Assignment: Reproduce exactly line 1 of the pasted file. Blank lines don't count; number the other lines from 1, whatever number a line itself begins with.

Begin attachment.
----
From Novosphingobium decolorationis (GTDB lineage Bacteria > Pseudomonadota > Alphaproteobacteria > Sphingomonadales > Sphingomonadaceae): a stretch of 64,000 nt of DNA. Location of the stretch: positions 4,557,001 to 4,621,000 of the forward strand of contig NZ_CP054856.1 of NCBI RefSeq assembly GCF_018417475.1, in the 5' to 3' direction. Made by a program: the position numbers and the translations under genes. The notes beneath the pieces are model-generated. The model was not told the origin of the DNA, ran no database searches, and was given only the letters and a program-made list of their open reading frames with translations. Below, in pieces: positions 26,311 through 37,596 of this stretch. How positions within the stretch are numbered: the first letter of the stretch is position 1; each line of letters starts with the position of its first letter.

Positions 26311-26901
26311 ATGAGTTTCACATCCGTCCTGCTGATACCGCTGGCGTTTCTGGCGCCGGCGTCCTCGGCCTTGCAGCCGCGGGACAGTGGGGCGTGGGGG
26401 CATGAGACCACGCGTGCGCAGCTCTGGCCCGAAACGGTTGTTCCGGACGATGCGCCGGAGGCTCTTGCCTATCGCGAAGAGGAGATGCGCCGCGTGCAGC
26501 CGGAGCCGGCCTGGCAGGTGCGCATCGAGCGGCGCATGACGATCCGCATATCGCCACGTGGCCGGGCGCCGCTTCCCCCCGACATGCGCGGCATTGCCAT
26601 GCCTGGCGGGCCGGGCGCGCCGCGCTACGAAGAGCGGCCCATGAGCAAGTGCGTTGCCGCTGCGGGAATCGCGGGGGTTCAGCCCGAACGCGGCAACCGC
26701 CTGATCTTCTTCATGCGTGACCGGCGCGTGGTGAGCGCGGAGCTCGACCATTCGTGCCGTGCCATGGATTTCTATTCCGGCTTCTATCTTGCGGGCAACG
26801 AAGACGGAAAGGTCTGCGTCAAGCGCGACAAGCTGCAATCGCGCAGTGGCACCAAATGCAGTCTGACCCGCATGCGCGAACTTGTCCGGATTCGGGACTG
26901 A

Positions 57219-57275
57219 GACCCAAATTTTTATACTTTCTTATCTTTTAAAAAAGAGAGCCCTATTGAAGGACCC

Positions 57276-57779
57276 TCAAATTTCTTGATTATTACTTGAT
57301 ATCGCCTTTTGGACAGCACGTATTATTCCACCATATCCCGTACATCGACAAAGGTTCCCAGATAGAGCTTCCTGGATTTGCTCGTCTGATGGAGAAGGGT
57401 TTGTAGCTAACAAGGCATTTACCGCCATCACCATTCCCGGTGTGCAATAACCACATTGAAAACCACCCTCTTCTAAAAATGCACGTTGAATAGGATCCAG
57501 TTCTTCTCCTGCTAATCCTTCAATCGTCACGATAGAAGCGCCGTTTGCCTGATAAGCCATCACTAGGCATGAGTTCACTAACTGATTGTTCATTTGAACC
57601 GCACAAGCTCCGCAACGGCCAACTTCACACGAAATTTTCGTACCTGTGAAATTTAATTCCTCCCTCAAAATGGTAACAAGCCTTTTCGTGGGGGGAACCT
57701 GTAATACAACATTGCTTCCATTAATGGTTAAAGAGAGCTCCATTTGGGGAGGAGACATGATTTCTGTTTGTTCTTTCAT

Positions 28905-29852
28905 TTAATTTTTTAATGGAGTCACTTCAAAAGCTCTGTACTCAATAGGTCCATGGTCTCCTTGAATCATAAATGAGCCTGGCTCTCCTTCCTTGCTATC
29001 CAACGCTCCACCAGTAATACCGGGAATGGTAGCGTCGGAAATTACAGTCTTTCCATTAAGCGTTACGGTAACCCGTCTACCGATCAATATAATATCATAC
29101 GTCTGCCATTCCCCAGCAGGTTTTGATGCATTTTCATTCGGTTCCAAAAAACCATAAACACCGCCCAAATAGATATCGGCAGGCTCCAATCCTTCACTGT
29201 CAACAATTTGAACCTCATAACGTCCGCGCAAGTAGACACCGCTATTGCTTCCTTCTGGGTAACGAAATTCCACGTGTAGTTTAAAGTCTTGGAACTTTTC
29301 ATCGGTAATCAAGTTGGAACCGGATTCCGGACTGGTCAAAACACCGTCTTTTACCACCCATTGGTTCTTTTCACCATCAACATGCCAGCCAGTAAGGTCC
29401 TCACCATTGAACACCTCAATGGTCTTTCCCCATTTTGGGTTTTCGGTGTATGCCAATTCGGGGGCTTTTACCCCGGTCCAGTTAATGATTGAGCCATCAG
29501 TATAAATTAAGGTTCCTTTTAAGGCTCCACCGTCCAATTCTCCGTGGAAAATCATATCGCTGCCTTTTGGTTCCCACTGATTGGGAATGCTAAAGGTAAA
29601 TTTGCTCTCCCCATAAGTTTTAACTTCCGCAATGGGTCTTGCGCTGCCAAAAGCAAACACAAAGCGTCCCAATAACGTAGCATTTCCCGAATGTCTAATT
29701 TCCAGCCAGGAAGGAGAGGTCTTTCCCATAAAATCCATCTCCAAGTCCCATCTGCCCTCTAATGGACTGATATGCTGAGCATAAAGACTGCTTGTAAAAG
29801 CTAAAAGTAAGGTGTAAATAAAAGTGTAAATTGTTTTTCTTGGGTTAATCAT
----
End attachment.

From Novosphingobium decolorationis (GTDB lineage Bacteria > Pseudomonadota > Alphaproteobacteria > Sphingomonadales > Sphingomonadaceae): a stretch of 64,000 nt of DNA. Location of the stretch: positions 4,557,001 to 4,621,000 of the forward strand of contig NZ_CP054856.1 of NCBI RefSeq assembly GCF_018417475.1, in the 5' to 3' direction. Made by a program: the position numbers and the translations under genes. The notes beneath the pieces are model-generated. The model was not told the origin of the DNA, ran no database searches, and was given only the letters and a program-made list of their open reading frames with translations. Below, in pieces: positions 26,311 through 37,596 of this stretch. How positions within the stretch are numbered: the first letter of the stretch is position 1; each line of letters starts with the position of its first letter.